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January 15, 1992 - Image 5

Resource type:
Text
Publication:
The Michigan Daily, 1992-01-15

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ARTS
'The Michigan Daily Wednesday, January 15,1992 Page 5

Asian painter Tan Tee Chie
moves beyond cultural lines

Science of jazz is a hit

by Aaron Hamburger.
The exhibition Tan Tee Chie:
Recent Paintings, 1988-1991 is an
opportunity to see the works of
one of the foremost painters of
Southeast Asia. They should not
be missed. The universal beauty of
Tan Tee Chie's lush but subtle
colors and distinctive brush
strokes should appeal even to
those who have limited interest in
art of the Orient.
Unlike the works of many
Asian artists, Tan's paintings are
Tan uses the
Chinese painting
style to address
problems in typically
Western compo-
sitions, such as
scenes of everyday
life .., such as nudes
and still lifes.
very accessible to Western art afi-
cionados who know' little about
traditional Asian painting tech-
niques. This is because Tan uses
the Chinese painting style to ad-
dress problems in typically
Western compositions, such as
scenes of everyday life, nudes, and
still lifes.
In his painting Red Blossoms
and Myna Birds, for example, Tan
uses a few swift but observant
strokes drawn from Chinese tra-
ditional painting to describe a
plethora of vegetation akin to
Van Gogh's landscape sketches.
In Landscape with Houses in
the Foreground, his washes of
soft greens, blues, and oranges

(which suggest the Singapore
landscape) are reminiscent of He-
len Frankenthaler's paintings.
Tan uses color to create a strik-
ing, brilliant effect. He tones
down colors like blue and green
by combining them with black.
The cool colors contrast sharply
with Tan's bright, pure reds, and
sometimes with his copper, or-
ange, and yellow hues.
Tan often makes use of this
juxtaposition to create a sense of
depth, or to draw attention to
small details like the tiny figures
which usually dot his landscapes.
Following in the Eastern tra-
dition, Tan uses as few lines as
possible, preferring to use shapes,
delineated by varying colors, to
describe contours. His effective
use of dabs of paint to define
forms can be seen in Singapore
Street Scene, where he describes
different types of trees by varying
the outlines and shades of their
leaves.
In Red and Yellow Gladiolus,
two spots of grey become the
wings of a bee. The young chickens
of In Search of Food, Hen and
Chicks are actually brown-orange
blobs with a few lines added to
provide important details.
The strength of Tan's work
lies in his ability to pick and
choose important shapes and de-
tails which subtly suggest his
subject matter. Punctuated by
dazzling reds, Tan's paintings are
an arresting representation of the
beauty of natural forms.
TAN TEE CHIE: RECENT PAI-
NTINGS, 1988-1991 is on display
at the University Museum of Art
until March 22.

by Richard Davis
Just how good can a band be if they
don't even practice with each other?
In this case, very!
The Tracey Science Quartet, with
Gerald Cleaver on drums, John
Douglas on the trumpet, Mark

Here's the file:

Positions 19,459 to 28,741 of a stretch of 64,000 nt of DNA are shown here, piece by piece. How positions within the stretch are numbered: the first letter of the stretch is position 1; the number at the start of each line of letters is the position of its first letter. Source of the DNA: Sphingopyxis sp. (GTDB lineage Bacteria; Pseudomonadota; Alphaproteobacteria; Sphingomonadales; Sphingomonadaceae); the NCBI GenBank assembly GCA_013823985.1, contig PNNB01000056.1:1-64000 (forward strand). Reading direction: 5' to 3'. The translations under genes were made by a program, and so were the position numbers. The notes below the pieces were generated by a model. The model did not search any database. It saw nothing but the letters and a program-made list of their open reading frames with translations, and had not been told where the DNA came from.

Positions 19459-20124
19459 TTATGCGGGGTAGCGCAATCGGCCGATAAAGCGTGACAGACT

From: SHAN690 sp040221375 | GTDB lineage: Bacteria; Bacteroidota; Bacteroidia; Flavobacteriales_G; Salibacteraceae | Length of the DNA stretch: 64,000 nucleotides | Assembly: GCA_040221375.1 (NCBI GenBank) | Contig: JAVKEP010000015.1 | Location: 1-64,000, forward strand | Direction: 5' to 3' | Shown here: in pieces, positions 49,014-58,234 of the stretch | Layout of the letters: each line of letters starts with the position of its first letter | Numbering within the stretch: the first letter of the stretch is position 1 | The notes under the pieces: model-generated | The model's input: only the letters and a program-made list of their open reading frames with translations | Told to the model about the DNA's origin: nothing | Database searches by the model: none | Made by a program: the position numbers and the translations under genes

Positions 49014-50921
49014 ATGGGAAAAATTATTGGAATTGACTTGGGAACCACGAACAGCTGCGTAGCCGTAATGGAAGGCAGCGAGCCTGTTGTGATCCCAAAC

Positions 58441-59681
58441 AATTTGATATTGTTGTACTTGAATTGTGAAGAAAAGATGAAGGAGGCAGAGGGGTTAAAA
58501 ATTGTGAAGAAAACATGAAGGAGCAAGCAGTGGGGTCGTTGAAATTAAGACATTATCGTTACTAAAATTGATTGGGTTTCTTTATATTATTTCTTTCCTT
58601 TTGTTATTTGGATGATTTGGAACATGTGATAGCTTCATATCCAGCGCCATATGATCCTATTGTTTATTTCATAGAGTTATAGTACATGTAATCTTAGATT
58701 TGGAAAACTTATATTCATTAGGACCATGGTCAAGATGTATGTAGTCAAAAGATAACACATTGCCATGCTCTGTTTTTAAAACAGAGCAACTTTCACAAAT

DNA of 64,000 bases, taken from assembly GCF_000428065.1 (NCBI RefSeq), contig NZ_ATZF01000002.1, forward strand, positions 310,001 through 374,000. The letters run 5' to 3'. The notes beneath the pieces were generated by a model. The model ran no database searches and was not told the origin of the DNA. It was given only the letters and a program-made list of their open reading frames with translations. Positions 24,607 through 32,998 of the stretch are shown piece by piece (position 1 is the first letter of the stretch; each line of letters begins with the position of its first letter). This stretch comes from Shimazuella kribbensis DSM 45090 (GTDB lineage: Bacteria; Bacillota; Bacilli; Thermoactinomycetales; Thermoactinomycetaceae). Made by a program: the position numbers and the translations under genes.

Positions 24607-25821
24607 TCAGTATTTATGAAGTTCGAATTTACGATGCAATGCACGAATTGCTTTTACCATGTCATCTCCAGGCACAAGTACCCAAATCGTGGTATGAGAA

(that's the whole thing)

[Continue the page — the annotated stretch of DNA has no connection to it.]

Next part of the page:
Mitchell on the bass and Craig
Taborn on keyboards, have succeeded
in rising to the top of Ann Arbor's
music scene.
Their success is surprising, not
only because they don't practice, but
also because of the type of music
that they play.
Tracey Science specializes in im-
provisational jazz, not the sort of
pop-jazz that you're likely to hear
on most commercial radio stations
and not the type of music that has a
large history of success in Ann
Arbor.
"The improvisational thing sort
of came about in the beginning by
necessity and then later we felt that
it was an interesting way to do
things because there were no precon-
ceptions about what was supposed
to be played," says Taborn.
"Whatever happens musically is
completely of the moment and is re-
flective of that moment - however
we may be feeling or whatever we
may be thinking about musically or
whatever may be going on in the
room - everything. And that
makes the music interesting so we
just kind of pursued that."
Their energetic, spontaneous per-
formances have made the Tracey
Science Quartet extremely popular
with Ann Arbor audiences. The
group has managed to pack area
clubs so often that even Taborn is a
bit surprised.
"(Our success) is one of those
things that is really surprising to
everybody in the group," says
Taborn. "I don't think it's some-

thing that we ever really worried
about. We never really thought that
that many people would come out.
We just thought that we could do
something that we enjoyed doing,
and if a few people showed up it
would be cool and we could just
keep doing it.
"But the response has been much
more enthusiastic than anybody re-
ally thought it would be. It's nice.
It's nice to have people enjoy it and
want to come out to hear us."
Even with all of this success,
Taborn admits that he is sometimes
'Whatever happens
musically is
completely of the
moment and is re-
flective of that
moment - however
we may be feeling or
whatever we may be
thinking about
musically ...
everything.'
-Craig Taborn
Keyboardist
bothered about the make-up of the
group's fans. Even though the quar-
tet is made up of African-American
musicians and they perform music
that was pioneered by African-
Americans, this is the one group
that is not represented in the audi-
ence.
"It gets frustrating," Taborn
says. "I think that the Black com-
munity supports the music it wants
to support. And I think it explores
things that it relates to on a cul-
tural level. I don't know if a lot of
people see the relevance of jazz
within their own lives. They don't
see the relationships that exist and

so therefore they don't get much out
of listening to it. I think that the re-
lationships definitely exist.
"There's a lot of different fac-
tors that come into play. There's the
factor of what the media puts out as